Minami-Shinano has become one of these districts in 2005. Since the merger, aging and depopulation in the village accelerated, not least because the former village government was a major local employer. The self-governing institutions imported from Iida City are struggling with the task of „revitalizing“ the shrinking village, with limited funding and a lack of political clout within the larger municipality. Field research has shown that these institutions crucially rely on the integration of preexisting local social structures (e.g. hamlets, neighborhood associations). On the one hand, this supports local embedding and legitimacy of the new form of self-governance. On the other hand, it reinforces the preexisting local social structure, including problems like the aging of local stakeholders and limited participation of younger residents and women. More generally, the case enhances the theoretical understanding of the role of „traditional“ institutions in the ongoing process of building and renegotiating local governance in Japan’s peripheries.

Communicating Risk to the Fish Market at the Center of the world (Anne-Sophie KÖNIG, Universität Hamburg)

The topic of my research project is risk communication. Specifically, I look at the relocation of the Tsukiji Wholesale Market (from here on: Tsukiji) in Tōkyō to the district Toyosu. In 2016 Governor Koike Yuriko (2016 – present) put a highly contested stop to the almost finished relocation procedures because of lacking safety measurements against the ground pollution of the new site. This stop added to the discontent of the workers employed at the market of whom a majority were opposed to the project since the beginning. After a new assessment and additional safety measurements the Tokyo Metropolitan Government (TMG) finally relocated the market in October 2018. The central question of my thesis is: Why has the relocation of Tsukiji been so divisive?

I argue that the poor risk communication of the TMG led to diverging opinions concerning the relocation. To analyze risk communication by a state actor I borrow from Chen’s model of evaluating risk communication (ibd. 2008). In this model effective risk communication is interlinked with generating trust. The empirical data I base my analysis on are an open interview questionnaire with intermediate wholesalers of marine and agricultural products in Tsukiji and semi-structured interviews with experts I conducted in winter 2017/2018. I am currently doing a qualitative content analysis of newspapers, newsletters, websites, activists’ blogs, pamphlets and exhibition materials. Further I will analyze my field notes and pictures from participant observation at guided tours of the market facilities in Tsukiji and Toyosu.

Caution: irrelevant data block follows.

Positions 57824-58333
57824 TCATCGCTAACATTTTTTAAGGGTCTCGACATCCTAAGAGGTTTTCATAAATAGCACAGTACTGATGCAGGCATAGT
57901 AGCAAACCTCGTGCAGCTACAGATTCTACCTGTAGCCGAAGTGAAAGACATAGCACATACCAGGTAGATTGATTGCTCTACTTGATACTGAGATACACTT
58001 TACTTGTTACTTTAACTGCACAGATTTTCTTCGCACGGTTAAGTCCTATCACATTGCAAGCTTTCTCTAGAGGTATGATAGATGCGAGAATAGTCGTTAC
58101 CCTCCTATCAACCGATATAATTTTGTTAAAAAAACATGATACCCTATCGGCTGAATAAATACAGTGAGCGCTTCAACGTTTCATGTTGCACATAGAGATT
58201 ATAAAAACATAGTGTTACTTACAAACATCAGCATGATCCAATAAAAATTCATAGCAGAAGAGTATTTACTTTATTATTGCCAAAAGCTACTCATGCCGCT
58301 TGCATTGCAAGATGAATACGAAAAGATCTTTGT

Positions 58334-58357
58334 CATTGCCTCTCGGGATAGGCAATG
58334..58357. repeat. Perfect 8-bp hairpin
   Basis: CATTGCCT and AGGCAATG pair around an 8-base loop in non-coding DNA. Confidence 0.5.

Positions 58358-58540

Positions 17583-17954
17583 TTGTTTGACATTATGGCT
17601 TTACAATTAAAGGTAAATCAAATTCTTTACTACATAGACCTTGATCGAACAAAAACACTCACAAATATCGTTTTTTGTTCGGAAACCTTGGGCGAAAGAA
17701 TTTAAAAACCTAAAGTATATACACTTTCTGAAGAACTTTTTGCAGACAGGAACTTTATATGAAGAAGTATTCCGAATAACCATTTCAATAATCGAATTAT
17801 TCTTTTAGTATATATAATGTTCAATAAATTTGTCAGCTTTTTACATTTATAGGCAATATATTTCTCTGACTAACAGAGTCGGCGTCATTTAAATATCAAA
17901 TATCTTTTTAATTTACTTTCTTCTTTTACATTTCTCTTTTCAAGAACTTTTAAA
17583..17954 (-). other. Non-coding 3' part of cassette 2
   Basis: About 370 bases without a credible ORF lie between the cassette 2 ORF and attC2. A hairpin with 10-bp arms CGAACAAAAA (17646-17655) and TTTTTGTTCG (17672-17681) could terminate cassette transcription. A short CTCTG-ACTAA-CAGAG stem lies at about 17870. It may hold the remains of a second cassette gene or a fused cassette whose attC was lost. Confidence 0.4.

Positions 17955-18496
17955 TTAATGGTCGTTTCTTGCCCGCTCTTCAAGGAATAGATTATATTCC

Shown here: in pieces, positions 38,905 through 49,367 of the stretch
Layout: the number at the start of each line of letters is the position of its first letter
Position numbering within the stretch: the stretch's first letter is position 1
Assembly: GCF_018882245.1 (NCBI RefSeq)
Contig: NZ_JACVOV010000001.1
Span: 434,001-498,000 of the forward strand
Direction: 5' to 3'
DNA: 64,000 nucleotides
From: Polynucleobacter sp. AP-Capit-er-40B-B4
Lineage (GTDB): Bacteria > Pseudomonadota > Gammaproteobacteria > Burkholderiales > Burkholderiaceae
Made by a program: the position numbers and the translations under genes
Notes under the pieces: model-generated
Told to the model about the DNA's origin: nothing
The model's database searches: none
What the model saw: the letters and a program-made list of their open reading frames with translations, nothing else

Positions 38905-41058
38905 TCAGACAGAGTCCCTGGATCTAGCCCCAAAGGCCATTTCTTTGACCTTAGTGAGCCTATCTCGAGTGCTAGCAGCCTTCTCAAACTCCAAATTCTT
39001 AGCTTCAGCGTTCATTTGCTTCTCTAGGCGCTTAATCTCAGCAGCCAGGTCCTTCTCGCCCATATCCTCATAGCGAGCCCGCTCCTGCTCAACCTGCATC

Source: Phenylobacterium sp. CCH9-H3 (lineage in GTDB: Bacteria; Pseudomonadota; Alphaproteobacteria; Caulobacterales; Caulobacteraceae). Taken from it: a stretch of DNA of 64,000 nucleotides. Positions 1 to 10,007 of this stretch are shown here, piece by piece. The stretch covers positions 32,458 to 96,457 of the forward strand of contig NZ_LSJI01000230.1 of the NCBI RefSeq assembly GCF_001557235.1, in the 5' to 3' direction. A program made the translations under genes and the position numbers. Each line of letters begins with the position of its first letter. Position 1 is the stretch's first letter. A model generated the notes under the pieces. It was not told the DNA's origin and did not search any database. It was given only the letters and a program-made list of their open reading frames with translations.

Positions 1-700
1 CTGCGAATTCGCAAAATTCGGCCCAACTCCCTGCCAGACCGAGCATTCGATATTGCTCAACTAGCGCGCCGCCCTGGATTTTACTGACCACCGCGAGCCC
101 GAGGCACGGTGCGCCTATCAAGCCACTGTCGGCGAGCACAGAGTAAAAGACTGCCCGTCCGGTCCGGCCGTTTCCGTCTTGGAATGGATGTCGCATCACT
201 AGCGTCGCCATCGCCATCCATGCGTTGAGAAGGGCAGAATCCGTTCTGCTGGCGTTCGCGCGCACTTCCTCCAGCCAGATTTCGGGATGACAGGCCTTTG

Based on academic literature and newspaper analysis I developed the following hypothesis I would like to discuss at the Fachgruppe. Tsukiji has a strong symbolic value and relocation is rejected by opposing stakeholders for emotional rather than rational reasons. Preliminary findings show a gap between the results of the analysis of the quantitative and qualitative data. For example, newspaper articles emphasize the emotional attachment of the workers on the market to Tsukiji as a place. On the other hand, in the questionnaire mainly rational reasons like financial burdens where mentioned.